ATV trails open, but youth safety training classes postponed
In a typical year, Minnesota’s ATV clubs hold over 75 ATV Safety Training Classes for riders age 10 to 15, certifying over 2,500 youth to be legal to ride ATVs.
Unfortunately, this is not a typical year.
All classes are postponed until further notice, as part of the Minnesota Department of Natural Resources (DNR) response to COVID-19.
The Governor’s “Stay at Home” order has also forced cancellation of annual meetings and rides by the ATV Association of Minnesota (ATVAM), attended by hundreds of members from around the state.
Like older students missing prom and graduation, many young riders are missing the opportunity to legally ride ATVs this summer with their parents on Minnesota’s vast public trail system.
Anyone born after July 1, 1987, who is age 12 or older, must have a valid ATV Safety Certificate to operate on public lands, trails, and frozen waters, and when crossing road rights-of-way.
Youth ages 10 to 15 must complete both an on-line class, and a “hands-on” riding course taught by DNR-certified instructors but now postponed.
Riders born after July 1, 1987 who are age 16 and older are required to only take the on-line class to get their DNR Certificate, but are encourage to take the “hands-on” course.
The on-line course includes information on basic operation, common parts and controls, operating safely and responsibly, trail riding, laws, riding skills, and protecting the environment.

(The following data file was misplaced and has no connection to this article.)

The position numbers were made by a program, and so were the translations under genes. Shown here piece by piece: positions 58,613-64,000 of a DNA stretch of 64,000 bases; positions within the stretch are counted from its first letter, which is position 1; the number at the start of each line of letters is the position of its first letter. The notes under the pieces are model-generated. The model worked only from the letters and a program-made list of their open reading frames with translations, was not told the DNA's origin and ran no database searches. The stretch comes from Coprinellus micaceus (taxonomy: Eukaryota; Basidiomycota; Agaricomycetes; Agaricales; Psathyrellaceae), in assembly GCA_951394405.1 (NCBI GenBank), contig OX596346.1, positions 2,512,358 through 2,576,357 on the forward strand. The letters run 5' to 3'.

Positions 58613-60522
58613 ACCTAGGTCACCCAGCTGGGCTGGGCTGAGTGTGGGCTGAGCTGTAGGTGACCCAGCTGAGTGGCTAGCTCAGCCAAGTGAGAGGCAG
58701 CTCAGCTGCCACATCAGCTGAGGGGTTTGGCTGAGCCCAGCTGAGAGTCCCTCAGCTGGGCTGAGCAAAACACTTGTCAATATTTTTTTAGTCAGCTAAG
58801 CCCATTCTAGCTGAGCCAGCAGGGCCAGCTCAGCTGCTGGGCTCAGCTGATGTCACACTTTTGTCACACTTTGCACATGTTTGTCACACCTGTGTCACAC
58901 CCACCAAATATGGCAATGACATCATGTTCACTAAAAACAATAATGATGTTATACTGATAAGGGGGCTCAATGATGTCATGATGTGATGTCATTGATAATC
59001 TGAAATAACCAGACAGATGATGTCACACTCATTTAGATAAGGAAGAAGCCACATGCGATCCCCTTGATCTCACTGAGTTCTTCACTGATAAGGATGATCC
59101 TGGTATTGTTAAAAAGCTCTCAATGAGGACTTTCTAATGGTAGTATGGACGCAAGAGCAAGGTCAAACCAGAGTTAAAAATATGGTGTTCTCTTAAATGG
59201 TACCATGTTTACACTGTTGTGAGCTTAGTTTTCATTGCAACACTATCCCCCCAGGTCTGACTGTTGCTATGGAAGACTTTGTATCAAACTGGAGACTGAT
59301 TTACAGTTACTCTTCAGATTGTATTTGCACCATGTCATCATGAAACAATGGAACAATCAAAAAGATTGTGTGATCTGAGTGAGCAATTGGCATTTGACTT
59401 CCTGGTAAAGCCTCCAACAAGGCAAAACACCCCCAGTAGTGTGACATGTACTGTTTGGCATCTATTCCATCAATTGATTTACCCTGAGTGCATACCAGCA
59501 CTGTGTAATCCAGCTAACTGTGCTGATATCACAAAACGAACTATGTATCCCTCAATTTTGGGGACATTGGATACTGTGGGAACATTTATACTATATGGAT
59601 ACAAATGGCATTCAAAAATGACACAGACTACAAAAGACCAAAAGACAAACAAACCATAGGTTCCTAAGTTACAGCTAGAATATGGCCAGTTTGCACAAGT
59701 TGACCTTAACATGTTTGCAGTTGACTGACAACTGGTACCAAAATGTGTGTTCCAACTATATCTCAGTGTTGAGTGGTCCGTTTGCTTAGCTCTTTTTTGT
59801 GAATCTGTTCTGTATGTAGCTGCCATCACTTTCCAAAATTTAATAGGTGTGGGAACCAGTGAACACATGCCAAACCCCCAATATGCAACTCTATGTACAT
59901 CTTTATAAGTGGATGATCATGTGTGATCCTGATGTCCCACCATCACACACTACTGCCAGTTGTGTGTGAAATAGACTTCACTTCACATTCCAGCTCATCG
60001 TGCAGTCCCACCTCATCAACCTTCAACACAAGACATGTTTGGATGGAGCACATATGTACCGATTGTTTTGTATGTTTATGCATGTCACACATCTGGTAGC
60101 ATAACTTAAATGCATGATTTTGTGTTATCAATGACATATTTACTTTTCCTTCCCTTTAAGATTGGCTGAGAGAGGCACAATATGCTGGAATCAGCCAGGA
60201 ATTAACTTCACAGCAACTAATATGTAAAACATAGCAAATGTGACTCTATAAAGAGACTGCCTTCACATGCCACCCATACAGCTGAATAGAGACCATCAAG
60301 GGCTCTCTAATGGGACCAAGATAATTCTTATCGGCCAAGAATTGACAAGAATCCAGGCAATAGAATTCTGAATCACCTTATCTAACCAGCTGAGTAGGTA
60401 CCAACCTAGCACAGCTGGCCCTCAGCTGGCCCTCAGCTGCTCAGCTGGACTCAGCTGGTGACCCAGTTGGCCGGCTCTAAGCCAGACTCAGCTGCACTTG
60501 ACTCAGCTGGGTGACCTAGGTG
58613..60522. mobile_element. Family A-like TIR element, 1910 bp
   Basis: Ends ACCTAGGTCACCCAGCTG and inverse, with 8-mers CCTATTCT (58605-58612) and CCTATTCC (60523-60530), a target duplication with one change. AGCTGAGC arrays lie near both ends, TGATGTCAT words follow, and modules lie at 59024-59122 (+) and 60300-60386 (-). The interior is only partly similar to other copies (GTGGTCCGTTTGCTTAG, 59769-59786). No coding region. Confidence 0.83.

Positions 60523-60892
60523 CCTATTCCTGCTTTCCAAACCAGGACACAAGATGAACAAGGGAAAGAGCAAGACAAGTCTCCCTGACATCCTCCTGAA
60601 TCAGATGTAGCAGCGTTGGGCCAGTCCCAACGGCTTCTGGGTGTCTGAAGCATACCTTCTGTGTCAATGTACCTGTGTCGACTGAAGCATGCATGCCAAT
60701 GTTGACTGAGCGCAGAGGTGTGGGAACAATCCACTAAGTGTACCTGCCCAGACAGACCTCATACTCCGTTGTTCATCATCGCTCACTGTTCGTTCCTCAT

The “hands-on” portion features a simulated trail young riders maneuver on an ATV, complete with signs, small obstacles and a hill to be traversed.
The good news is that many of the State ATV Trail Systems opened on May 1, giving the riding public a great opportunity to escape the confines of their homes and ride their ATVs, while practicing social distancing.
ATV clubs maintain 90% of the public ATV trails in Minnesota, and are able to do trail work.
Club members who are certified DNR Trail Ambassadors are able to monitor trails to help keep them safe, and visit with riders at a distance about trails and regulations; they are not allowed to distribute maps, safety information or regulation books at this time.
Some ATV club rides are going on as scheduled, with members using social distancing and other practices to avoid the spread of the virus.
Camping in all State Forests as well as the Chippewa and Superior National Forests is currently prohibited.
Some ATV trails remain closed due to spring thaw and wet conditions.
Before heading out, riders should check the Minnesota DNR website for the open/closed status of State ATV Trails and State Forest Roads.
The website also features ATV regulations, trail maps and other helpful information.
For additional details, contact the DNR Info Center by phone at 651-296-6157, or by email to firstname.lastname@example.org.
To learn more about ATVAM and to find an ATV club in the area where you live or ride, visit its website at www.atvam.org.
ATVAM is a non-profit state association representing 70 ATV clubs across Minnesota. It promotes responsible ATV riding, and provides ATV clubs with the “tools” they need to build sustainable ATV trails for the riding public that are fun and sustainable, while protecting natural resources.